We hiked north on the Pacific Crest Trail to Thousand Island Lake, then turned south on the John Muir Trail and visited Emerald Lake, Ruby Lake, and Garnet Lake, after which we continued on the JMT to camp near Shadow Creek. All in all, it was a beautiful day spent backpacking in the High Sierra.
When your alarm goes off in the darkness, you always spend a moment or two wondering why you set it. Not necessarily because you’re confused about where you are or what you have planned, but why on earth you chose to set it at this ungodly hour of the night? After all, it’s quite cold in the morning at 9500 feet elevation, even in the middle of Summer. Why not just stay in your sleeping bag a little while longer, until the sun comes up and warms the air? Those are the important questions that plague the wannabe early riser.
This was one of those days when I asked those same questions of myself, and hit the snooze button on my phone. I snuggled a bit deeper next to Vicki. She wordlessly agreed with my decision. But it was too late for us. We were already wide awake. These things happen. It didn’t stop us from waiting the ten minutes of snooze-time, but we got up on the next round. We knew that there was uphill hiking to be done, and getting it over with in the shade is what makes Vicki happiest in the long run.
We got dressed, ate breakfast, packed our gear, put on our backpacks, and said goodbye to the Badger Lakes. It was time to get hiking!
The PCT headed west toward Thousand Island Lake, uphill, generally following the Middle Fork San Joaquin River valley. The river had its source in the Thousand Island Lake Basin. Now, 2021 was a very dry year in the Sierra, but there must have been some snow still melting somewhere up there in the high peaks, because the river was flowing just fine. And Vicki was enjoying the views immensely, especially when Mount Ritter and Banner Peak appeared. They were mighty peaks, and quite distinctive. We’d seen them years before, when we did a loop out of Tuolumne Meadows in Yosemite. On that trip, we headed southbound on the PCT/JMT and turned around at the lake. This trip would (finally) link up our trail sections! I was excited, to say the least.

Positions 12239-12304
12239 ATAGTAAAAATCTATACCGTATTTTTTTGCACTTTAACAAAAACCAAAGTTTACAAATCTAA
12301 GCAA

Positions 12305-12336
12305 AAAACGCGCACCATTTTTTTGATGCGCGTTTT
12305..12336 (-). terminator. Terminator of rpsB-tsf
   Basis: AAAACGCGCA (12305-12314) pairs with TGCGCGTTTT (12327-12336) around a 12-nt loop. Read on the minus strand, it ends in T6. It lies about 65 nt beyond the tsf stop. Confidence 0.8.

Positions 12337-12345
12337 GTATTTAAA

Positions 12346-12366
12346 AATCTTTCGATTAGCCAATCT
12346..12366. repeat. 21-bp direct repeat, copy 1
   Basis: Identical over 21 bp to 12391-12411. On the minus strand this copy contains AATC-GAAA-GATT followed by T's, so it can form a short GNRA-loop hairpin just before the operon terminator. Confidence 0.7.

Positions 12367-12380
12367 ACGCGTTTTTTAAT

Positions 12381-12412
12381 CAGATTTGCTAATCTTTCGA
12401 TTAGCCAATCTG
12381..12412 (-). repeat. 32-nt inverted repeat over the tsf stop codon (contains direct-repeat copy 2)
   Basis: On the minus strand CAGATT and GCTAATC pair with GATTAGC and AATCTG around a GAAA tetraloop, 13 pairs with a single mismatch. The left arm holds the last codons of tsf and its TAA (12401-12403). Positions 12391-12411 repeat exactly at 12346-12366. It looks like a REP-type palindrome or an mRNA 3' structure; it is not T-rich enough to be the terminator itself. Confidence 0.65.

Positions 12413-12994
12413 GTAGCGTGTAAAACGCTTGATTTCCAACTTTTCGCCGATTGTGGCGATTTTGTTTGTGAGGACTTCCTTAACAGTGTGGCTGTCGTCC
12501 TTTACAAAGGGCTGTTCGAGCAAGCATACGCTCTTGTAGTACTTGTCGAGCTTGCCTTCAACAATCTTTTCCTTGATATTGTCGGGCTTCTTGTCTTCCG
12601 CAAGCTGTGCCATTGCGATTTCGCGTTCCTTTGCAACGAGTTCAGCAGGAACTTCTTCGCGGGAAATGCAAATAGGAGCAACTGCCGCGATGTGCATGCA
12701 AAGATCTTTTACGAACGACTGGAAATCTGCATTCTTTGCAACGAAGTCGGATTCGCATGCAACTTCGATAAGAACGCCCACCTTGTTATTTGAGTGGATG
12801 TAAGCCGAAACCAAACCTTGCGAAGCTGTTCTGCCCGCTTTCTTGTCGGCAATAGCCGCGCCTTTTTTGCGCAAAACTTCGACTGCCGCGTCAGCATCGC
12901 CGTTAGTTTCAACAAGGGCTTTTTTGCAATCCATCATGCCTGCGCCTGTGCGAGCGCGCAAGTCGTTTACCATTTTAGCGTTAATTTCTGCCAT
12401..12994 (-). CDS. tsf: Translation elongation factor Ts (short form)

We met a group of backpackers heading south, and we took each other’s pictures. The view really couldn’t be beat. Vicki and I try to get a decent shot of the two of us on each major hiking trip, and this spot really ticked off the checklist. What a view!
We continued down to the lake and found the trail sign where the northbound PCT joined the JMT, The linked trail continued north to Yosemite, on the route we’d already hiked. Our plan for this trek was to hike both of the “separated” sections of trails. One end was here, and the other was down at Devils Postpile National Monument. We would take two days to get there (mostly because we’re wimpy hikers – many people do it in one day). Therefore, after taking a short break for photos, we turned around and headed south on the John Muir Trail.
After an easy climb out of the basin, maybe 100 feet or so, we came upon the second lake of the day: Emerald Lake. The trail didn’t get very close to the shore, so we simply enjoyed the view from above. Very pretty.
We hiked a ways further and came upon Ruby Lake, which seemed much deeper than Emerald Lake. I checked on the map, and there was a regular gemstone theme going on in this part of the Sierra! Vicki and I liked it better than spots with unimaginative names like “Lake Number One.” In this lake’s case, at least there was some reddish rock to help give the blue water some reflected color. We met another group of hikers while climbing up from the shore, and I offered one of them a hundred dollar bill if he would jump off the high cliff across the way into the obviously deep water below. We all laughed, but no one took me up on it.